An independent study is needed of the pill’s impact on women’s lives.
IF YOU don’t know it yet, you will soon. This year in the US, Bayer Schering Pharma is celebrating the 50th anniversary of the oral contraceptive pill. Our turn comes next. The company launched the pill in Australia in 1961.
As head of a women’s reproductive rights advocacy group, I got the news early, in a letter from Bayer’s business unit telling of their planned “national communication program” to inform the public of “this important milestone in women’s healthcare”.
It invited me to “begin a dialogue of collaboration” that involved, as far as I could tell when I rang the number supplied, my group singing from the Bayer song sheet about the company’s “proud heritage” and current practice of “providing women with reliable and trusted contraceptive options”.
Already the media blitz has begun, with reports of a study showing that women taking the pill have a lower risk of dying from any cause when compared with women who have never taken it. In fact, the research, partly funded by Schering – and with authors who list as competing interests the receipt of payments from Schering Plough and Wyeth Pharmaceutical – concludes only that “at least in … [a] relatively healthy … cohort, oral contraception is not significantly associated with a major public health problem”.
A more critical non-profit-driven analysis of the pill’s impact on women’s health and lives reveals long-standing feminist scepticism about the first drug in history to be approved for long-term use by a healthy person. It was known before the first pill ever hit the market that estrogen increased the risk of cancer, but the first pill contained massive amounts of it – seven times as much as is used today.
In 1969, investigative journalist Barbara Seaman blew the whistle with The Doctor’s Case against the Pill. The book prompted a US Senate investigation that saw the pill become the first prescription drug to be accompanied by package insert warnings. Seaman was blacklisted for her trouble.
Magazines, under pressure from the pharmaceutical industry threatening to withdraw advertising dollars, refused to run her stories.
The pill provides no protection against sexually transmitted infections, as some of those who came of age in the era of HIV/AIDS learned at their peril.
Second and third-generation pills may put users at increased risk of deep vein thrombosis (especially if they are overweight), heart trouble (if they smoke), breast cancer (in the short term) and cervical cancer (in the longer term), although for some cancers, the drug seems protective.
The pill is contraindicated for women with a history of migraines, jaundice or liver problems and safety scares are not a thing of the past. In the mid–1990s, women in some parts of Europe were told that “third generation” pills posed a greater risk of potentially fatal blood clots than their just-as-effective predecessors.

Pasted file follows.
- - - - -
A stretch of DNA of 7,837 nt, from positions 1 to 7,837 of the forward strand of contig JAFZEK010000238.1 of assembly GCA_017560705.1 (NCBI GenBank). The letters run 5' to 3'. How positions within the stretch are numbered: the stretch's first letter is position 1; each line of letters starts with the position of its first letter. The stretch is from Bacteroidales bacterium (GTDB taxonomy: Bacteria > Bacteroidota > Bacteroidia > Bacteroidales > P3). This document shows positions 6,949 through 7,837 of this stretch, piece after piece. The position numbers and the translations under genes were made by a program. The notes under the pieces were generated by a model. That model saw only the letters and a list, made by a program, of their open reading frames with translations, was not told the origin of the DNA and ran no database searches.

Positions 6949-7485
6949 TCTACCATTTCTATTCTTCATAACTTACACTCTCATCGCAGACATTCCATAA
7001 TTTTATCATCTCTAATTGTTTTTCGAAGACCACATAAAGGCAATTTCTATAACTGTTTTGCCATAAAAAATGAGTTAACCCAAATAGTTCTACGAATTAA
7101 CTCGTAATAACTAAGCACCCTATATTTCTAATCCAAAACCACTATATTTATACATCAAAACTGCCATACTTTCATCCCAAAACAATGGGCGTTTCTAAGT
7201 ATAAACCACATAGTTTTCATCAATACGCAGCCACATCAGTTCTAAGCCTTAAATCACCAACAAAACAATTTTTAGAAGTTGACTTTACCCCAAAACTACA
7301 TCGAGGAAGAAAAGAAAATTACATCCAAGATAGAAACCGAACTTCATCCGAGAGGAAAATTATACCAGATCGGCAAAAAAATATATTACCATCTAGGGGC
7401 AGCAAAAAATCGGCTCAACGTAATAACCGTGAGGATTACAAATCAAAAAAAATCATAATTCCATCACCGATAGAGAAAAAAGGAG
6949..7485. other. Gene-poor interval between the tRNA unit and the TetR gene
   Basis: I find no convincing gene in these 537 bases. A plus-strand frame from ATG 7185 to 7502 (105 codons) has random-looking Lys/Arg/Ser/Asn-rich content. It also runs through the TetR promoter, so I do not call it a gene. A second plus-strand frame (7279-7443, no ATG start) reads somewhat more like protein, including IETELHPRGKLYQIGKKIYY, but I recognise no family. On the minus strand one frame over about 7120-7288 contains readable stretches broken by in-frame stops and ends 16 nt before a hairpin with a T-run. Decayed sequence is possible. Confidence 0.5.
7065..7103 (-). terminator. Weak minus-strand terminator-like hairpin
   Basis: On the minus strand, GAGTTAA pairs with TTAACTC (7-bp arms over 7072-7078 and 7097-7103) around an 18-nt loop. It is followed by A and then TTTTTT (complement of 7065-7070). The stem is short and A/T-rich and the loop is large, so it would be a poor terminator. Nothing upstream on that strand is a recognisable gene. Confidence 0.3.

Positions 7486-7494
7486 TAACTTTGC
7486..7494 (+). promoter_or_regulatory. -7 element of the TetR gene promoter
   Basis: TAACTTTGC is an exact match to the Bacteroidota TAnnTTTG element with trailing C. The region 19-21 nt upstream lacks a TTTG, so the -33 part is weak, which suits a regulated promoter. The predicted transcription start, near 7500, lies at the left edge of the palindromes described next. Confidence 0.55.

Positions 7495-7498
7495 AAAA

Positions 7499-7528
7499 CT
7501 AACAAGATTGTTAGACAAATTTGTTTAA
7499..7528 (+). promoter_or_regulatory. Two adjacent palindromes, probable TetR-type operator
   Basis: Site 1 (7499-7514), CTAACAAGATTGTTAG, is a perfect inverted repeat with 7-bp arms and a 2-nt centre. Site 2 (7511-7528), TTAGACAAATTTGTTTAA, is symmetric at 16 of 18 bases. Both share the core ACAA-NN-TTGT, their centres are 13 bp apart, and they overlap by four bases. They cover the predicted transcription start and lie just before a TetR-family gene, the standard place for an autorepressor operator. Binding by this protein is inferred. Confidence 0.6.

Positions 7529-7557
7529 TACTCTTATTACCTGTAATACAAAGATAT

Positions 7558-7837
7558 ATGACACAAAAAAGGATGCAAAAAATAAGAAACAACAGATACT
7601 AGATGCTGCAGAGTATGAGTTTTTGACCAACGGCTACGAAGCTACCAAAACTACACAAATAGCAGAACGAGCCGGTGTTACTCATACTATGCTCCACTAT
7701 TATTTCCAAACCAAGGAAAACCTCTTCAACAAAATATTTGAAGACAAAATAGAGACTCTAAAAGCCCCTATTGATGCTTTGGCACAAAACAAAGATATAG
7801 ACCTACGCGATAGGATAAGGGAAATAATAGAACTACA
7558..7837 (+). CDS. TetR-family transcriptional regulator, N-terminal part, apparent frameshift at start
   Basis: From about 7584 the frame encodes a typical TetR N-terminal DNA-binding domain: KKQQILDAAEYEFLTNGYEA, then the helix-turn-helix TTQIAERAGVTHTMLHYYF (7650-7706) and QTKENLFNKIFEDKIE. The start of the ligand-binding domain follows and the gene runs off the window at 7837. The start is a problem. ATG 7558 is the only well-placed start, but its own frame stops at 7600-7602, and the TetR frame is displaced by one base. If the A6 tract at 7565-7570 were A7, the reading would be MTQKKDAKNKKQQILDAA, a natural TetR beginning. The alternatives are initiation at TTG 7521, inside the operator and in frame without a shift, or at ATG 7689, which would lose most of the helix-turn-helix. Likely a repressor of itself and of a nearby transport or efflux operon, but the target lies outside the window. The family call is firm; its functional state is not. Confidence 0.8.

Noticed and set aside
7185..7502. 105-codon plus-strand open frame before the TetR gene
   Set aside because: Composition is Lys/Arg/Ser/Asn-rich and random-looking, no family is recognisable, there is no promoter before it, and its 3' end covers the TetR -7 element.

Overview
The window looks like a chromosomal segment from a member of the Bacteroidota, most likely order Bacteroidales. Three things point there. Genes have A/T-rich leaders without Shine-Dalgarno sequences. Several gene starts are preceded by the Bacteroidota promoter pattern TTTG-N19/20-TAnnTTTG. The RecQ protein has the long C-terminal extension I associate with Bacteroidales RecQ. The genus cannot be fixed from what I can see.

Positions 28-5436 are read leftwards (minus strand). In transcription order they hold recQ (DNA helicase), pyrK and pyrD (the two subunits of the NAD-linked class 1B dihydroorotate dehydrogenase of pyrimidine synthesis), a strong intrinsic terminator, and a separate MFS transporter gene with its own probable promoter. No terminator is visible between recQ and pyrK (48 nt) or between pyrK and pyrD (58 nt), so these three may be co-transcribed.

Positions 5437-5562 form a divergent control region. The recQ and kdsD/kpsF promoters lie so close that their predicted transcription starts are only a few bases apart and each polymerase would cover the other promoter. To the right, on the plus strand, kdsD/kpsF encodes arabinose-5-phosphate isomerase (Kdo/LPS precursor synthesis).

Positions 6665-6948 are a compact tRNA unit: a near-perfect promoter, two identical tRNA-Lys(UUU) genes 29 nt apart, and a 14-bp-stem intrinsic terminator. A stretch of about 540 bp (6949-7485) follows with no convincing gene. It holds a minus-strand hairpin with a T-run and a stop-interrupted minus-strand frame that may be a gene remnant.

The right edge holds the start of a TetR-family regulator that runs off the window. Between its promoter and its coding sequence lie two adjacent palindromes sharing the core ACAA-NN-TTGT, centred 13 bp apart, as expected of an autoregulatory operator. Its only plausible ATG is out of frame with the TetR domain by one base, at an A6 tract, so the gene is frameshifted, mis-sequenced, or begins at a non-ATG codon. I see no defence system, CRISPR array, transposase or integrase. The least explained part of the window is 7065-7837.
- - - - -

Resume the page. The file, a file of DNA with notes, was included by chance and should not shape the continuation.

The accumulation of such data led Public Citizen, a US consumer advocacy group, to petition the US Food and Drug Administration in 2007 to remove the pills from sale.
Despite all this, Seaman said shortly before her death in 2008 that if her daughters had wanted to go on the pill, she might have cried, but if her granddaughters should choose to, she could “live with that”. Not that she believed no questions remained, including those about possible interactions between the pill and antidepressants, the most common drug prescribed to Australian women.
Indeed, what becomes clear from looking at what data exists, is the corruptive effect of pharmaceutical money on the knowledge necessary to give women the information they need to make informed medical choices. Drug company-sponsored research tends to focus on potential new indications for old pharmaceuticals, or the relative benefits of a company’s new drug, compared with older offerings. Little research is available that compares drugs with non-pharmaceutical responses to women’s healthcare needs.
The sexual revolution underwritten by the pill was, on balance, a boon for women, though it too came with downsides. The enthusiastic promotion of the pill by population control agencies, the medical establishment and the pharmaceutical industry – a tripartite cheer squad that continues to this day – led quickly to a view that all women were or should be “on it”.
This has largely absented men from fiscal and social responsibility for contraception and the consequences of unplanned pregnancies (bye-bye shotgun marriages), despite the persistence of unlawful abortion
and the stigma of single motherhood.
Drug companies aren’t feminist organisations, nor deliberate drivers of radical social innovation designed to benefit women. They are businesses, seeking profits for shareholders through the creation and marketing of pills that, ideally, we can be persuaded to ingest every day for much of our lives.
The anniversary of the contraceptive pill is indeed a time for reflection on the role of Big Pharma in our health and lives. Just remember what the aptly named band Public Enemy says: Don’t Believe the Hype.
Role of Big Pharma in question after half a century of the pill The Age